US200802347561 Dec 200425 Sep 2008John SutcliffePedicle Screw
US2008023475927 Apr 200625 Sep 2008Trinity Orthopedics, LlcMono-Planar Pedicle Screw Method, System and Kit
US2008024318829 May 20082 Oct 2008Reto WalderPedicle screw for intervertebral support elements
US200802495706 Apr 20079 Oct 2008Warsaw Orthopedic, Inc.Adjustable multi-axial spinal coupling assemblies
US2008024957627 Mar 20089 Oct 2008Hawkes David TPedicle Screw System Configured to Receive a Straight or Curved Rod
US2008025561717 Dec 200716 Oct 2008Paul ChoVertebral Support Device
US2008026254624 Nov 200623 Oct 2008Giuseppe CalvosaModular Vertebral Stabilizer
US2008026254824 Mar 200823 Oct 2008Coligne AgElongated stabilization member and bone anchor useful in bone and especially spinal repair processes
US200802625521 Oct 200723 Oct 2008Soo-Kyung KimSpinal Stabilization Apparatus
US2008026255423 May 200823 Oct 2008Stanley Kyle HayesDyanamic rod
US2008026255628 Mar 200823 Oct 2008Jacofsky Marc CModular polyaxial pedicle screw system
US2008026974225 Apr 200730 Oct 2008Levy Mark MConnector assembly for bone anchoring element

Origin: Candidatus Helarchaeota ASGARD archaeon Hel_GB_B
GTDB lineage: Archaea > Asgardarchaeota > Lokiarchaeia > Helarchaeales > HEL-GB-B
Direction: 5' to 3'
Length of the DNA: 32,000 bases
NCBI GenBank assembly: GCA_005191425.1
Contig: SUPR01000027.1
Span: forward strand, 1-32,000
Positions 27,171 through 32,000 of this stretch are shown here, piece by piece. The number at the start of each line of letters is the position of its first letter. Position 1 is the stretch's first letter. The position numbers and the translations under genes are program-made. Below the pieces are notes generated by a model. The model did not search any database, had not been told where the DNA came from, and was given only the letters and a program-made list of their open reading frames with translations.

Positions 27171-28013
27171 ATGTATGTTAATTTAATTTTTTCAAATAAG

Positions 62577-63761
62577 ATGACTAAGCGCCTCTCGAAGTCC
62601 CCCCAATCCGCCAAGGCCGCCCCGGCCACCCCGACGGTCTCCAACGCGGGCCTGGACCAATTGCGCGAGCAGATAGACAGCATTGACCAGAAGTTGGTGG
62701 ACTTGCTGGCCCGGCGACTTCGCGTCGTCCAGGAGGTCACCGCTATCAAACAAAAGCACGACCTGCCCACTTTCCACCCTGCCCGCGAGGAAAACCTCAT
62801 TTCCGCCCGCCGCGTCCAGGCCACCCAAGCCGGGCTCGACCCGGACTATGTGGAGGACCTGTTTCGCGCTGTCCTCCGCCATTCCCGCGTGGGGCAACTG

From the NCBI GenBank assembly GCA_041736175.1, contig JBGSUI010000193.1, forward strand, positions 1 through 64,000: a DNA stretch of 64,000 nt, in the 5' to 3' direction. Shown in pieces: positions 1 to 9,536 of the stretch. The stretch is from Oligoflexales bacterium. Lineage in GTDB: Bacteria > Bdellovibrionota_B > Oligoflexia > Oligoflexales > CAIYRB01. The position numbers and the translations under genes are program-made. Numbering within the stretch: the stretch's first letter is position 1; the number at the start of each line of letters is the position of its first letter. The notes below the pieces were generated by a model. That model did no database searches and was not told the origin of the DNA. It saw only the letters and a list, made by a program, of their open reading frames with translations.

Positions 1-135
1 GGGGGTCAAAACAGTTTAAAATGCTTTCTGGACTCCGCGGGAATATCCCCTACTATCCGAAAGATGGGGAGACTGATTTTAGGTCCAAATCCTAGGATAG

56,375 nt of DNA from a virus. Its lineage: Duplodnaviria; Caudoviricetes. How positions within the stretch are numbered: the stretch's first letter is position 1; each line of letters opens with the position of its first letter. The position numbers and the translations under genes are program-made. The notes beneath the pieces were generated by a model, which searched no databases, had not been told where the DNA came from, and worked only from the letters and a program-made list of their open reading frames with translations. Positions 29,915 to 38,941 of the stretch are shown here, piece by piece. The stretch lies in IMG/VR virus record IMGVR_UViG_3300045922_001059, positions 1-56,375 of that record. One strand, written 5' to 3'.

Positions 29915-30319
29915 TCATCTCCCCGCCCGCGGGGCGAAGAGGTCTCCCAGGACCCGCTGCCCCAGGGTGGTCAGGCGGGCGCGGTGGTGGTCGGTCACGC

US2008026980430 Apr 200830 Oct 2008Holt Development L.L.C.Apparatus and method for flexible spinal fixation
US2008026980921 Mar 200830 Oct 2008Laszlo GaramszegiBottom-loading pedicle screw assembly
US200802755042 May 20076 Nov 2008Bonin Henry KConstructs for dynamic spinal stabilization
US2008028799421 Apr 200820 Nov 2008Mi4Spine, LlcPedicle Screw and Rod System
US200802880025 Aug 200820 Nov 2008Abbott Spine Inc.Spinal Stabilization Systems and Methods
US2008030063030 May 20084 Dec 2008Baat Holding B.V.Medical device for positioning bone elements, in particular vertebrae, relative to each other, as well as a tool for the placement, part by part, of such a medical device
US2008030063330 May 20084 Dec 2008Jackson Roger PDynamic stabilization connecting member with pre-tensioned solid core
US2008030652830 May 200811 Dec 2008Spartek Medical, Inc.Deflection rod system for spine implant with end connectors and method
US2008030653330 May 200811 Dec 2008Spartek Medical, Inc.Deflection rod system for use with a vertebral fusion implant for dynamic stabilization and motion preservation spinal implantation system and method
US200803065365 Jun 200811 Dec 2008Robert FriggDynamic stabilization system
US200803065391 Aug 200711 Dec 2008Spartek Medical, Inc.Dynamic stabilization and motion preservation spinal implantation system and method with a deflection rod
US2008030654030 May 200811 Dec 2008Spartek Medical, Inc.Spine implant with a defelction rod system anchored to a bone anchor and method